Only one application per property is required to license up to five shooters to shoot a strictly limited number of flying-foxes. All potential shooters must be identified on the application form, including personal details and signatures. Should you be required to vary the names of persons intending to shoot on your property, you will be required to complete a licence variation form (PDF 151KB).

Property inspection

Before an application is approved, a property inspection must be undertaken by NPWS staff to confirm damage by flying-foxes. Where this is not possible within 48 hours of an application being made, an interim licence may be issued. Landholders should contact your local NPWS office for information.

Animal welfare

Shooters should have sufficient experience and be proficient at accurately shooting moving targets with a shotgun. No shooting is to proceed until the relevant licence has been approved and received by the landholder.

The landholder and licensed shooters should ensure they are familiar with, and adhere to the licence conditions, including the number and species of adult flying-fox allowed to be killed (by shooting), the Standard Operating Procedure (PDF 461KB) and the requirements to fill in and return Flying-fox Record Sheets (PDF 164KB). Shooters should ensure they are able to accurately identify the different flying-fox species.

Failure to comply with licence conditions may result in prosecution. The success of future licence applications is also subject to previous adherence to licence conditions.

Commencing shooting

Once a licence has been obtained and prior to the commencement of shooting, the landholder should ensure neighbouring properties are aware of the licence and intention to shoot flying-foxes on the licensed property.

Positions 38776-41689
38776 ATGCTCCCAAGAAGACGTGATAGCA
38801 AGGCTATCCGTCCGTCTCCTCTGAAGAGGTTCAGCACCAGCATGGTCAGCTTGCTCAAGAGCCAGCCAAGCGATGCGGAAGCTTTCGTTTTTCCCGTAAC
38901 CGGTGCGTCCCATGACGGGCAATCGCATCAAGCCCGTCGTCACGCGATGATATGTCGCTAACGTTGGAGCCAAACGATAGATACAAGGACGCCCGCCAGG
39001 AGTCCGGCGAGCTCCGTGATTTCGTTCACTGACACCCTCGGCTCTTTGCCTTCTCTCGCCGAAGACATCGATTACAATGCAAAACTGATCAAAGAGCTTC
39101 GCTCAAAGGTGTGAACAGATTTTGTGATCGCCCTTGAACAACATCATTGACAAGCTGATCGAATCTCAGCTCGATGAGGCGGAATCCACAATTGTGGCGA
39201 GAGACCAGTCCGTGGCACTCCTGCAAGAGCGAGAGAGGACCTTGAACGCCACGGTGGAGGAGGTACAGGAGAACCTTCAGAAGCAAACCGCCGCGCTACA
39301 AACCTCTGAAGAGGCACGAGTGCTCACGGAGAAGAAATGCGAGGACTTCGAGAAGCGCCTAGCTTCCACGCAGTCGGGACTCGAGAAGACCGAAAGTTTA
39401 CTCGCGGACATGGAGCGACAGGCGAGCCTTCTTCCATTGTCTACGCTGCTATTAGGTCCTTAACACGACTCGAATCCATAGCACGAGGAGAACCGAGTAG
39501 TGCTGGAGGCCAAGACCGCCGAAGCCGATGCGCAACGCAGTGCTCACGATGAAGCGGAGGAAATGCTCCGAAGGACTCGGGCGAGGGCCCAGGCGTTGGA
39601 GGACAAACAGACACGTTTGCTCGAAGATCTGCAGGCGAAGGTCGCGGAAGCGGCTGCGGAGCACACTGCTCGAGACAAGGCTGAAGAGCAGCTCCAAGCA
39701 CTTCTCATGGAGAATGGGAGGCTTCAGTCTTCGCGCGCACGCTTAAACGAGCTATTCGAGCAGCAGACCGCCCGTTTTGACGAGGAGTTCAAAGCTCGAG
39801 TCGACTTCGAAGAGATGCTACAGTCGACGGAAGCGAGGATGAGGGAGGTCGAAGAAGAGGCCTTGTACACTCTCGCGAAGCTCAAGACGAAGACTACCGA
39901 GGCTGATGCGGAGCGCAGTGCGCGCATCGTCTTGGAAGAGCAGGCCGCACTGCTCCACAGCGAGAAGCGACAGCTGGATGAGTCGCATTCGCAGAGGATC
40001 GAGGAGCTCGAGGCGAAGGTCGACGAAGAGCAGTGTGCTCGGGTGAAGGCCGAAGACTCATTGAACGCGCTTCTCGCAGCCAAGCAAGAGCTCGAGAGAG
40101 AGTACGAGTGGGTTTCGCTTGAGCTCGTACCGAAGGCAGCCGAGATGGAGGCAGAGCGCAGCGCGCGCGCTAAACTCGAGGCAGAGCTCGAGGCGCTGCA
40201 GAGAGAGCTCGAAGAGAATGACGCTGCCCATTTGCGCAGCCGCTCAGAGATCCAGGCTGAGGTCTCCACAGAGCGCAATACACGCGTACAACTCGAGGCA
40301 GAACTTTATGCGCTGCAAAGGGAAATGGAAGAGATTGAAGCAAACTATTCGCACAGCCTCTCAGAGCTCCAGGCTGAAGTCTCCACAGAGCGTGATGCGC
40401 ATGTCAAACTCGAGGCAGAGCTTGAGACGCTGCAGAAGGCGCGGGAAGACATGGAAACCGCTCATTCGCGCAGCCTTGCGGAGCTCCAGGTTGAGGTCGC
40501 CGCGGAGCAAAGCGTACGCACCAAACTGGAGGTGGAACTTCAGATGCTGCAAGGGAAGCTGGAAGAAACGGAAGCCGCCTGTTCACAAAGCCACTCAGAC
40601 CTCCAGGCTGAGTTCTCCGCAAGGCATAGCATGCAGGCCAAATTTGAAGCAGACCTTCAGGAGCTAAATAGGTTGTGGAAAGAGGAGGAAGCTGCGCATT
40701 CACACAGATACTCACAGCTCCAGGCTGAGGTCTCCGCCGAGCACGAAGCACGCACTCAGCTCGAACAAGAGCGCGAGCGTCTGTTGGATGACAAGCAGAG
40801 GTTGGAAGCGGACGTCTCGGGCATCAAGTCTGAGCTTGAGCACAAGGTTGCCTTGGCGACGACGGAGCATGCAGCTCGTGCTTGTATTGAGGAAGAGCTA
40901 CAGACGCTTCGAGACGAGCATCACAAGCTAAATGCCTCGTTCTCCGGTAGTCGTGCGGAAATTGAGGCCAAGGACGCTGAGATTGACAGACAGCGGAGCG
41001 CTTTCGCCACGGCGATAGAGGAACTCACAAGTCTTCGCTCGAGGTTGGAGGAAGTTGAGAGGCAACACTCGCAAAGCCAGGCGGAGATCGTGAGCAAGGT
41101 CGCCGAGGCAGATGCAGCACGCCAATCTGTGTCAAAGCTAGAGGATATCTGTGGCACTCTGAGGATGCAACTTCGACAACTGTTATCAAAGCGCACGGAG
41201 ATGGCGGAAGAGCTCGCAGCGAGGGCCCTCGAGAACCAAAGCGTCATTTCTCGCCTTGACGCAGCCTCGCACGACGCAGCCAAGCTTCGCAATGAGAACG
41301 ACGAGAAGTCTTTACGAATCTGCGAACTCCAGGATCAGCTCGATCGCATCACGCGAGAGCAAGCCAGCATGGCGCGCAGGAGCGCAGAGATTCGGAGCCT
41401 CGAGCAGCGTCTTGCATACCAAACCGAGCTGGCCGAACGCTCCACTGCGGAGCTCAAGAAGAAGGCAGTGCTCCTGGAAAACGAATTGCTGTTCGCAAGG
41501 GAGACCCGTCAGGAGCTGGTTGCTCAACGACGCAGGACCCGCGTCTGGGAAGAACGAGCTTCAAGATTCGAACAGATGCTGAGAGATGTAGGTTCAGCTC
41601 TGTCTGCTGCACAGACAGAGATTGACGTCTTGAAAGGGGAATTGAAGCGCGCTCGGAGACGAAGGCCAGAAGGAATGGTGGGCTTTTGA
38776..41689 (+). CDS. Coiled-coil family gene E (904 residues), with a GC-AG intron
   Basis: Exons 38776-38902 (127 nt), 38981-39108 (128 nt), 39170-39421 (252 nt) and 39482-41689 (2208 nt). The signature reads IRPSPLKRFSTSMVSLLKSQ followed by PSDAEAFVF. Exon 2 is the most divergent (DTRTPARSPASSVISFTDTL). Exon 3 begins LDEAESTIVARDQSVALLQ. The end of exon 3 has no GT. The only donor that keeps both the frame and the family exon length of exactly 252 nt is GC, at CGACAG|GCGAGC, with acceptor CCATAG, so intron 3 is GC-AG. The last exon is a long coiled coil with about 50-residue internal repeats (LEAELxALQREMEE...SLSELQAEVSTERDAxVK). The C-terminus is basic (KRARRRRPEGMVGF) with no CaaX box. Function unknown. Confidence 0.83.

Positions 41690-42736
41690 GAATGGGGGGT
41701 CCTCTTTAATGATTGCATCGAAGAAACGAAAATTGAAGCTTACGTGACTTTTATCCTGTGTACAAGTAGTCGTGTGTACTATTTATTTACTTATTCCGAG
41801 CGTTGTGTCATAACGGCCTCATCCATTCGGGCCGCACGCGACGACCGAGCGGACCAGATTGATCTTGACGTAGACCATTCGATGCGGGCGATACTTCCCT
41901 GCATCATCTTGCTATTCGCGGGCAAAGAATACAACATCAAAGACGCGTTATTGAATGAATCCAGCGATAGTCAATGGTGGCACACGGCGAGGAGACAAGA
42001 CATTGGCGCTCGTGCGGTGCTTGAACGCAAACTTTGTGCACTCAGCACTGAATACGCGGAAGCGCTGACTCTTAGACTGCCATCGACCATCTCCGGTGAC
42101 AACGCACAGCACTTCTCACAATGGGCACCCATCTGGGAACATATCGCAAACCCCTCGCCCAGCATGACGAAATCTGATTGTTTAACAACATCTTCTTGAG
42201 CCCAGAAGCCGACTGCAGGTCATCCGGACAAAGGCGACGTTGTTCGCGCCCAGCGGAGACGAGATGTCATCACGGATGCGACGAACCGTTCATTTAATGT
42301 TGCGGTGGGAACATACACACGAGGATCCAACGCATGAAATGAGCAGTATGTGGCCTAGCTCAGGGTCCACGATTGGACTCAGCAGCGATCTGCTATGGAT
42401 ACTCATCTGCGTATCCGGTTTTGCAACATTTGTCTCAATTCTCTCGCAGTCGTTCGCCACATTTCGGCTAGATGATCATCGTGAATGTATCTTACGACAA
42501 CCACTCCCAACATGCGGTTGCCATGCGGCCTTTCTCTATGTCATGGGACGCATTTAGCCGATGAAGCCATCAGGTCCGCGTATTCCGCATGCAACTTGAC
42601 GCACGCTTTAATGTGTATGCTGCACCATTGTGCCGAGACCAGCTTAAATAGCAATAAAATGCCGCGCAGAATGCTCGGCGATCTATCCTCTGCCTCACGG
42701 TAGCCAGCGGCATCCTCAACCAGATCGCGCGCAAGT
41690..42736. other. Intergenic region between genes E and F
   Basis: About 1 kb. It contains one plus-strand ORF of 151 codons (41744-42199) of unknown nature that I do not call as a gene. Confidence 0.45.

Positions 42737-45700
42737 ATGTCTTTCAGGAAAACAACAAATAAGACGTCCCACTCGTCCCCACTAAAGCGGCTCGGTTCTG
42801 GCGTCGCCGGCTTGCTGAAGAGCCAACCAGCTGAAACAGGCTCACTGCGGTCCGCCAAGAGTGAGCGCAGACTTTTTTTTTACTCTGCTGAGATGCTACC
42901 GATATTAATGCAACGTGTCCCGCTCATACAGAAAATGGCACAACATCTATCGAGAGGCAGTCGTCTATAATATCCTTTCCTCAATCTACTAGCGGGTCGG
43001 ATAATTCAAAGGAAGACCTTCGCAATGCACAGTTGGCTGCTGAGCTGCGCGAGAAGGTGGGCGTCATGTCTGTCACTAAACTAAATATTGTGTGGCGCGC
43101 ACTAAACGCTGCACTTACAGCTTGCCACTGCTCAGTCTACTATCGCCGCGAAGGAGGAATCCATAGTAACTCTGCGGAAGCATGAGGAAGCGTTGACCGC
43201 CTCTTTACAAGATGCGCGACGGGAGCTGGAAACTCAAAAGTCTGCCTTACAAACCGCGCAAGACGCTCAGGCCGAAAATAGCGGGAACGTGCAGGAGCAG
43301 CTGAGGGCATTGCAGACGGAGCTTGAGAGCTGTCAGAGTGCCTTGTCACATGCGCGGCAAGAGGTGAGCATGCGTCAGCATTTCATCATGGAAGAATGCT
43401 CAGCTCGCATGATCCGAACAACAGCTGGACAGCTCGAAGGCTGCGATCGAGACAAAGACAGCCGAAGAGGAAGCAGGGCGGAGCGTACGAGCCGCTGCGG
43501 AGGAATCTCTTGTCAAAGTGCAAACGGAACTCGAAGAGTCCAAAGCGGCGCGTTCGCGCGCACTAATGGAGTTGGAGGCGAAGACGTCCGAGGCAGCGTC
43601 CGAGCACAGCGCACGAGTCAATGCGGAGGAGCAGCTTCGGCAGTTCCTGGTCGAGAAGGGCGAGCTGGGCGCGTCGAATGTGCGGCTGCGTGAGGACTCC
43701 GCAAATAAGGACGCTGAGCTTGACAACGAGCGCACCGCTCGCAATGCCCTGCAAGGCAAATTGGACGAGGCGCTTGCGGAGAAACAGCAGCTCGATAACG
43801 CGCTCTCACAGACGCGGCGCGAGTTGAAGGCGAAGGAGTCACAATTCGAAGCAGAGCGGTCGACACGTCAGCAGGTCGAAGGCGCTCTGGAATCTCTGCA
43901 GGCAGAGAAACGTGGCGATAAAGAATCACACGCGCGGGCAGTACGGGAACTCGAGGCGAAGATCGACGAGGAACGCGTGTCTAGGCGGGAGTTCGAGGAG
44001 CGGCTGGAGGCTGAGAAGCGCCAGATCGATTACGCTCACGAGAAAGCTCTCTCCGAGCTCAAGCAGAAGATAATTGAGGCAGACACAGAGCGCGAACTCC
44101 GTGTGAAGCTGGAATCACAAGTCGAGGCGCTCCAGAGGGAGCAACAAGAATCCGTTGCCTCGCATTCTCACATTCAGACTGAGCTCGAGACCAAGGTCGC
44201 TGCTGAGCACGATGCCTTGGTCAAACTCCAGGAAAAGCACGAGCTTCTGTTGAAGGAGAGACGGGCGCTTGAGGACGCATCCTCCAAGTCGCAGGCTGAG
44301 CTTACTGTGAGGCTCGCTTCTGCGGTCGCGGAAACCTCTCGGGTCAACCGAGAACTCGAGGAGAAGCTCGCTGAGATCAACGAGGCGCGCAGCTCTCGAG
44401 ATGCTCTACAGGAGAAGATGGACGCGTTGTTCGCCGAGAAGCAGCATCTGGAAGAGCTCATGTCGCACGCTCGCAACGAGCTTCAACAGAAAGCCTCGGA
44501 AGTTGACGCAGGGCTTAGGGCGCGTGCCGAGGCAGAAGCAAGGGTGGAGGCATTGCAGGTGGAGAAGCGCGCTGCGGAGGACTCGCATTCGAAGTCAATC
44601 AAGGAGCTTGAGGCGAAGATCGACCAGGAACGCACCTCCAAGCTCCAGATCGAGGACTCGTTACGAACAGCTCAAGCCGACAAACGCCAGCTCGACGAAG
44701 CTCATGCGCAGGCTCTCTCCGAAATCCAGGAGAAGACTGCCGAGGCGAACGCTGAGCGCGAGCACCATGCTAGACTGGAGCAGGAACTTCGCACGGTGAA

Where the flying-fox shooting quota has been reached, and orchard damage by flying-foxes is still occurring, a variation to the licence may be sought. This variation may allow for an additional number of flying-foxes to be killed.

Licence variation (PDF 151KB) requests must be in writing to the issuing NPWS office and accompanied by a Flying-fox Record Sheet (PDF 164KB). Clear justification for the variation must be provided. An additional property inspection will take place.

Planning crop management

It is recommended that landholders attempt to net a portion of their crop each year.

Flying-fox safety

Catching a disease from a flying-fox is extremely unlikely. However, flying-foxes may carry Australian bat lyssavirus. Therefore the following precautions should be undertaken:

  • Thick protective gloves should be used when moving dead flying-foxes.
  • If you are bitten or scratched by a flying-fox, thoroughly wash the wound, apply an antiseptic solution and see your doctor immediately.
  • Live flying-foxes should not be handled.

Documents to download

The policy applies to all species of flying-fox known to occur in NSW, including the threatened grey-headed flying-fox, black flying-fox, and the little red flying-fox.

Annual reports of licences issued

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Page last updated: 22 February 2017